May 6, 2015 | By Rey Villar
In my last blog post, I discussed some of the challenges healthcare payers face related to their lack of transparency into recovery performance results at a program level. In this post, I’d like to dive deeper into the problems caused by lack of transparency into payment integrity performance and how we have seen organizations successfully deal with these challenges. If your payment integrity organization is plagued by manual reporting processes, multiple versions of the truth, and analysts spending the majority of their time gathering data versus performing value added analysis, then this post is for you.
Insufficient transparency and recovery performance reporting
Transparency is rapidly emerging as a key issue for healthcare payers. Internal payment integrity stakeholders require transparency related to payment integrity recovery performance results in order to be successful.
Healthcare payers frequently rely on manual reporting to manage payment integrity, using tools like Excel and Access, which don’t provide automated reports or interactive dashboards that allow them to see recovery performance by recovery area and vendor on a timely basis. This situation often leads to issues including multiple versions of the truth, difficulty in forecasting future recoveries accurately, and decisions based on intuition versus facts. In addition, there are no widely accepted industry benchmarks available by recovery area, which makes it difficult for payers to know how they are performing related to their peers.
As part of payment integrity performance reporting, comparisons of actual to target recovery performance by recovery area is needed (e.g. COB, subrogation, provider audit, Medicare Secondary Payer, etc.). Target recoveries by area should be based on well-established industry benchmarks that consider the line of business along with state and federal laws. Industry benchmarks should provide recovery targets as a percentage of the total medical claims expense along with year-over-year trends over a minimum period of several years.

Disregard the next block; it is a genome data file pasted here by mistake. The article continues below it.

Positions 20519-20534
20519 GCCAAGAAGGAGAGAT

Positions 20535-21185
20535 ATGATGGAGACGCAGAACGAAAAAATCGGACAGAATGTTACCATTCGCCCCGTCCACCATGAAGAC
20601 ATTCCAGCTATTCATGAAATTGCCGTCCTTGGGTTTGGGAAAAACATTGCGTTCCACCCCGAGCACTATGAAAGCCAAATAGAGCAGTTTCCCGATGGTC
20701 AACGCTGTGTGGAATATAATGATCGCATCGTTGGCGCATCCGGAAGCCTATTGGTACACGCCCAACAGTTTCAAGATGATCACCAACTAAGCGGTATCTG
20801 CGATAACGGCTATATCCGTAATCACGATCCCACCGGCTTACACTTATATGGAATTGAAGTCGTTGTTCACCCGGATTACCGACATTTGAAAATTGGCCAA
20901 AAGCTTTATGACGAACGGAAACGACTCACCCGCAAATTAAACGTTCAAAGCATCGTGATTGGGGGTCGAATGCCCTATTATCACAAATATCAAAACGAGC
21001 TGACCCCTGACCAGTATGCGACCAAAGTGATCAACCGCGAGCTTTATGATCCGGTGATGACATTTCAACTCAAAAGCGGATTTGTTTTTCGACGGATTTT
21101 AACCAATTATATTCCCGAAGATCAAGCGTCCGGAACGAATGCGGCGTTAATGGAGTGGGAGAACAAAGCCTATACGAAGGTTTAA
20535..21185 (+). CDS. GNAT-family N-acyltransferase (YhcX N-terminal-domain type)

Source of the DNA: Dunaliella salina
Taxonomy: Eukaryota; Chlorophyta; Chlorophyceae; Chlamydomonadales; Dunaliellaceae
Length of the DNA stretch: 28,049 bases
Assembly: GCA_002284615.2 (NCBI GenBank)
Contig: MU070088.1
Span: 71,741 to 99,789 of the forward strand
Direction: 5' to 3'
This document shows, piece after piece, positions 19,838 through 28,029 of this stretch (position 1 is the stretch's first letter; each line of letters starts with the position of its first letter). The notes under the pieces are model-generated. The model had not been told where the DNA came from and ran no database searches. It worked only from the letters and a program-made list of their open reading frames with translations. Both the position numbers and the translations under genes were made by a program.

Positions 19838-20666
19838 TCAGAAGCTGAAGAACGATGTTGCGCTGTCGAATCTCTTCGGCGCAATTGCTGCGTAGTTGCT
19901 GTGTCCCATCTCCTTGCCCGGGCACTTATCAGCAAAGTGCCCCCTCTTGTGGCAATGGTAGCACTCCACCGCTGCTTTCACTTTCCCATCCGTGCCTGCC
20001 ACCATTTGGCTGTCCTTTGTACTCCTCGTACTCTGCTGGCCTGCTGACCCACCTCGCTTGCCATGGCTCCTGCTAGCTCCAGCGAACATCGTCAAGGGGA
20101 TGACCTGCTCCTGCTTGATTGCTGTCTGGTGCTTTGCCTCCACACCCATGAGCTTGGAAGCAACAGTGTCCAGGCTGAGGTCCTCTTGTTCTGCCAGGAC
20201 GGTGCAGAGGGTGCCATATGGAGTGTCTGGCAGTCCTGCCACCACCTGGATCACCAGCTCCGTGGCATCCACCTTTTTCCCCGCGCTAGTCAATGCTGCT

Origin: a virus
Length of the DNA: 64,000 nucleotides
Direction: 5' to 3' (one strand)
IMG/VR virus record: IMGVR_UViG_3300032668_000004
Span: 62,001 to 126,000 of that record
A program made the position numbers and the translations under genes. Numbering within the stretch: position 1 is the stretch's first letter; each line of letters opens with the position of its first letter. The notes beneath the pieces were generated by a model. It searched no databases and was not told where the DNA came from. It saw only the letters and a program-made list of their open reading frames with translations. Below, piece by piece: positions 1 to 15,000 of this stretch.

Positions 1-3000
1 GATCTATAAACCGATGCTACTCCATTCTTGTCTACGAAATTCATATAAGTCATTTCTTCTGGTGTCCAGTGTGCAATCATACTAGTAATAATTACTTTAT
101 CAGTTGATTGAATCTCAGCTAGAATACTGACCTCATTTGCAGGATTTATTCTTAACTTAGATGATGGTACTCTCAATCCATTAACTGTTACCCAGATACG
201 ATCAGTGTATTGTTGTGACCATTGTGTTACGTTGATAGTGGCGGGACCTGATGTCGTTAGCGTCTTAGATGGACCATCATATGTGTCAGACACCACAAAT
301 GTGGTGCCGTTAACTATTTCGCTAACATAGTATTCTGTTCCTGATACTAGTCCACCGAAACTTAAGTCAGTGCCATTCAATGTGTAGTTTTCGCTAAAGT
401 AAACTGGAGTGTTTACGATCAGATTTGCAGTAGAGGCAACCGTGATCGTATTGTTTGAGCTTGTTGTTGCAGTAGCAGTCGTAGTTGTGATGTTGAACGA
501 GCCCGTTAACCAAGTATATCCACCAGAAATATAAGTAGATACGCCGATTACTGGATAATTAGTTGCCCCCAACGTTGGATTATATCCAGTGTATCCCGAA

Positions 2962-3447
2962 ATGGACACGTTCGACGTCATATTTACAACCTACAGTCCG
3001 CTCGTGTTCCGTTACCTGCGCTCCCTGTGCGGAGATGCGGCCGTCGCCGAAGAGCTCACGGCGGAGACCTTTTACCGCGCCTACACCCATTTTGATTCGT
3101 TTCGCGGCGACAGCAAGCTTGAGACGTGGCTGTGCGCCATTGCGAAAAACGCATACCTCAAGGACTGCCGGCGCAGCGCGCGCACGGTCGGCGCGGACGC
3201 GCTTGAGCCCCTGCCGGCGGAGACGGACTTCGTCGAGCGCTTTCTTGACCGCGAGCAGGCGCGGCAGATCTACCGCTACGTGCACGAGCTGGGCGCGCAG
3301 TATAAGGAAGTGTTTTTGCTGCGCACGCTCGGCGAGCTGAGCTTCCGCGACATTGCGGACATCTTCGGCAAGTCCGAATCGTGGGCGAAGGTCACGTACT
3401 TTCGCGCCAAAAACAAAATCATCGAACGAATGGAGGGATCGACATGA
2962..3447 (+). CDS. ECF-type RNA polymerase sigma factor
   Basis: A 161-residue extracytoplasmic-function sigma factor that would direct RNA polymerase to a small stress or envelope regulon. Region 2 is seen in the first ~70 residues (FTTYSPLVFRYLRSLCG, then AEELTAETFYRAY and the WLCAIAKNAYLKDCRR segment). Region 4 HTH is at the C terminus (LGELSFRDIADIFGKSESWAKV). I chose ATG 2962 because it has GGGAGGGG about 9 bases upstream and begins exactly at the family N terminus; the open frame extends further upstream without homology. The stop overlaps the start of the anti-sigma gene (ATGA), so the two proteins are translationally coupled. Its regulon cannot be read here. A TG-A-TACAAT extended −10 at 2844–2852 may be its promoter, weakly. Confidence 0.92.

Payment integrity reporting should include additional reporting transparency in the following key areas:
- Cost avoidance that includes tracking specific cost avoidance recoveries that includes COB, contractuals, benefits, etc.
- Work inventories by recovery area including current status, recovery value estimates, and prioritization
- Revenue performance including expected versus received revenue
- Internal staff and vendor performance tracking
- Productivity reporting including updates, time in process, time to outcome, aging, and backlogs
- Vendor performance including goals, cost, and service level agreement tracking
A comprehensive payment integrity dashboard will show the recovery results along with their respective targets with visual indicators to see how each measure is performing against their targets at-a-glance. There are filtering capabilities by line of business (e.g., Medicare Advantage, Commercial, Medicaid, etc.). The payment integrity dashboard should be designed to be used by the general workforce as effective dashboards should be easy to understand and use. The displayed data should be automatically updated without any assistance from the business user. The frequency of the update will vary by organization and by purpose, but operational payment integrity dashboards should have data updated on at least a daily basis.
The payment integrity organization frequently has many challenges related to the need for increased transparency. Transparency is required to understand the overall program level performance needed to make improved, fact-based decisions and to take the necessary actions needed to improve performance. To meet the reporting challenges, a self-service, interactive dashboard reporting environment should be created that will allow the payment integrity business users the ability to see how they are performing against industry benchmarks at-a-glance.